#1
I've been working on a piece of music for a while now and I'm totally stuck for chords (I think it's just one of those phases) and I'm reluctant to let it rest this time.

The main progression/theme: | C | F | G | F |

I was after a little mid section before returning to the main riff but can't seem to complete it. I intend on keeping the mood of the song upbeat and happy. I came up with:

| G | Am | D/F# |

I want to end on a G7 as it leads nicely back in to the C chord of the main progression.

Anybody got any suggestions?

Thanks
#2
c f g f g am d/f# (i think you may be breaking some rules here but if you like it just go for it)

Try fooling around with D7 leading to G7 (sus7's are always dope) and then a 7b5 leading back to the tonic
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#4
Have you tried going right from D/F# to G7, then to C?
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#5
Towards the end go, F | F# | G | G# | A

And then do the norm progression but in the key of D : D | G | A | G

For a cheesy upkey!
#6
| G | Am | D/F# |


I'm not by an instrument right now, but I'll suggest...

G | Am | F | C/G | G7

The C/G is a tonic chord in the second inversion. It functions vaguely like a secondary dominant (though it is not a secondary dominant) and both strongly establish the key and resolves to the dominant (the G7), which then finally resolves to the tonic.
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#7
Thanks for the suggestions guys - I might leave the "cheesy upkey" til the end of the song as it would no doubt suit the happy kinda mood I'm going for.

The D/F# to G7 feels a bit to sudden, I wanted to stretch the mid section out a little longer maybe have it as 8 chord changes instead of 4.

Cheers
#8
Seeing as theres actually no answer and all this is up for personal taste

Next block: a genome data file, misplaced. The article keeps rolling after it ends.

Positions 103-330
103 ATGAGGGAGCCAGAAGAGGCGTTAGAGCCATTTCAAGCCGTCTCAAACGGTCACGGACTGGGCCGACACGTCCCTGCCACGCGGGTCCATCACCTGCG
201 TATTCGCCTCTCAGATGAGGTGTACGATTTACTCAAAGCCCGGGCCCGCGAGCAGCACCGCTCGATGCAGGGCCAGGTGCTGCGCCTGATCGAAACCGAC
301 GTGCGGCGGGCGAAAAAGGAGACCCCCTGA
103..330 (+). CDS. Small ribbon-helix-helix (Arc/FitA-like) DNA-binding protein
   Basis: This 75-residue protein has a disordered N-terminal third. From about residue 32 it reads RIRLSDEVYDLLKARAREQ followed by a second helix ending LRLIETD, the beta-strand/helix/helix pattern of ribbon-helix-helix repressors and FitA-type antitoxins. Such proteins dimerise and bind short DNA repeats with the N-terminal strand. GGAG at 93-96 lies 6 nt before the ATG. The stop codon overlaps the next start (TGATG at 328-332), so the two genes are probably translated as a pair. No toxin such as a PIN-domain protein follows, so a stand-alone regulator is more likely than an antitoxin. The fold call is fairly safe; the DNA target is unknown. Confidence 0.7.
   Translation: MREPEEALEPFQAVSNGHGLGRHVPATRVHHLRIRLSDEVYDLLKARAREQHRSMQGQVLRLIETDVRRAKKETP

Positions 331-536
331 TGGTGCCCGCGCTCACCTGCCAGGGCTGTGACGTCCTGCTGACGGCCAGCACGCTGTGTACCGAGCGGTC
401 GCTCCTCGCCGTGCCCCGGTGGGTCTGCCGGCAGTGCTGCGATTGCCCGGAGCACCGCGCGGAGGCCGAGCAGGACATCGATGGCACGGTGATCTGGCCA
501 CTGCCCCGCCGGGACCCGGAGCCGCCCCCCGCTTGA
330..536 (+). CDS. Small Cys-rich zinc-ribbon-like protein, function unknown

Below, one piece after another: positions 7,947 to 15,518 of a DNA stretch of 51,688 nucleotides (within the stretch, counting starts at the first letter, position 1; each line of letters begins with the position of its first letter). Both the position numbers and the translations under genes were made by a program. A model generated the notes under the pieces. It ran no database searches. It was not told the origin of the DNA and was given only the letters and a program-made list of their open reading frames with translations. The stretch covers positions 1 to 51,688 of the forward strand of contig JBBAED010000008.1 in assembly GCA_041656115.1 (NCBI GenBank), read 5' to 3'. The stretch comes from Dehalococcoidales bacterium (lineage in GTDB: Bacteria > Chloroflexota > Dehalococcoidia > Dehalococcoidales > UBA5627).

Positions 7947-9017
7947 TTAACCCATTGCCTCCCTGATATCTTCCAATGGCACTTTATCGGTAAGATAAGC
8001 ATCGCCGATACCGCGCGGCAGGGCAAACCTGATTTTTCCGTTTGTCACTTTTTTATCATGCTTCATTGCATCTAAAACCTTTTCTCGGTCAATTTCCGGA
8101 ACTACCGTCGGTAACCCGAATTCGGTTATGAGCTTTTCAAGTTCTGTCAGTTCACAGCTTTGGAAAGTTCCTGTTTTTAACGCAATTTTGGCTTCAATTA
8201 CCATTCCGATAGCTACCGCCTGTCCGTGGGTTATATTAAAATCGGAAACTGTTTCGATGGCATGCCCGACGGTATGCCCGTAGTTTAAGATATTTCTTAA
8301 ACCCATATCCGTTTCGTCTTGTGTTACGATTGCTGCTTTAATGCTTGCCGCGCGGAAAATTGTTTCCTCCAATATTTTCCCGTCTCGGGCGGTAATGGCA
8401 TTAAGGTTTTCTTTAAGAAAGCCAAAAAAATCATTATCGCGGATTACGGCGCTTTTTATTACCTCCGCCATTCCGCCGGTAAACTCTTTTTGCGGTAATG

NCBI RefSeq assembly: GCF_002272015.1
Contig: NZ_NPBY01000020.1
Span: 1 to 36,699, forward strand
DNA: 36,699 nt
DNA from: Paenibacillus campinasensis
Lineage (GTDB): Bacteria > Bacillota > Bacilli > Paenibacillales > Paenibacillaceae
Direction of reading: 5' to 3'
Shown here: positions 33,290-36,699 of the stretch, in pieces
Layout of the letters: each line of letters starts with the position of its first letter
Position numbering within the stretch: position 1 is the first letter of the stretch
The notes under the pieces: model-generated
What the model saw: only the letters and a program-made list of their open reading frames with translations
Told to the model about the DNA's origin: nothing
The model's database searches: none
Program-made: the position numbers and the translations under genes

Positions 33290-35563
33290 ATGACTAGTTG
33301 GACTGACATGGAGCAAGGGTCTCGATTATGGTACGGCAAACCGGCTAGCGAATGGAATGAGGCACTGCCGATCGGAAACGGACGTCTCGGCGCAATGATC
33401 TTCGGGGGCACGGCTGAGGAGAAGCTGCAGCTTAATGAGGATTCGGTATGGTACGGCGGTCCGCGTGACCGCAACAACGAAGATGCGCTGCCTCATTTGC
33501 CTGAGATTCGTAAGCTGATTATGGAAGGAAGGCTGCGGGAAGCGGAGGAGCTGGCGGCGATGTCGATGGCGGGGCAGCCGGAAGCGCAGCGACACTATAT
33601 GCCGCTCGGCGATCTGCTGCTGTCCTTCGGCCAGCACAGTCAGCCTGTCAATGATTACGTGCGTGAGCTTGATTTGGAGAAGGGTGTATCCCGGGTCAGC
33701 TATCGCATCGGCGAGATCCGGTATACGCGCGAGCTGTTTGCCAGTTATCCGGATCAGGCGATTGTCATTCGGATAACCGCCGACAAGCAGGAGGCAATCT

I'd suggest this: D/F# Dm/G G7 C
I like it, I don't think I like the repeated G root though.

Or maybe if you cleverly voice a neapolitan chord (bii):
D/F# Db/F G7 C
I like the chromatic run like movement in all parts between the D and Db chords. I don't like that it lessens the resolve and sounds so anti-jazz and un-laidback.

Personally I don't think D/F# - G7 sounds that bad. It's a V/V - V movement which is common in classical and jazz.

I might post more suggestions if I sober up.
#9
Gone to songwriters, every one.

Quote by Archeo Avis

The C/G is a tonic chord in the second inversion. It functions vaguely like a secondary dominant (though it is not a secondary dominant) and both strongly establish the key and resolves to the dominant (the G7), which then finally resolves to the tonic.


It's a cadential 6/4 (V6/4 - 5/3). Functions as an appogiatura.


Anyway why not modulate? Have the G Am D/F# D7 then play the main progression in G - G C D C, then just hit G hard for a while, go back to the main progression.

Just sing it out, try to hear something. Try to get the sound you hear.
#10
It's a cadential 6/4 (V6/4 - 5/3). Functions as an appogiatura.


I know that. The purpose of the tonic 6/4 is to prepare the dominant, which is all he really needed to know in this case.
Someones knowledge of guitar companies spelling determines what amps you can own. Really smart people can own things like Framus because they sound like they might be spelled with a "y" but they aren't.
#11
Quote by Archeo Avis
I'm not by an instrument right now, but I'll suggest...

G | Am | F | C/G | G7

ooo, what a great oppurtunity for a pedal 5. G in the bass with F makes the resolution so much sweeter. Stolen...muhaha
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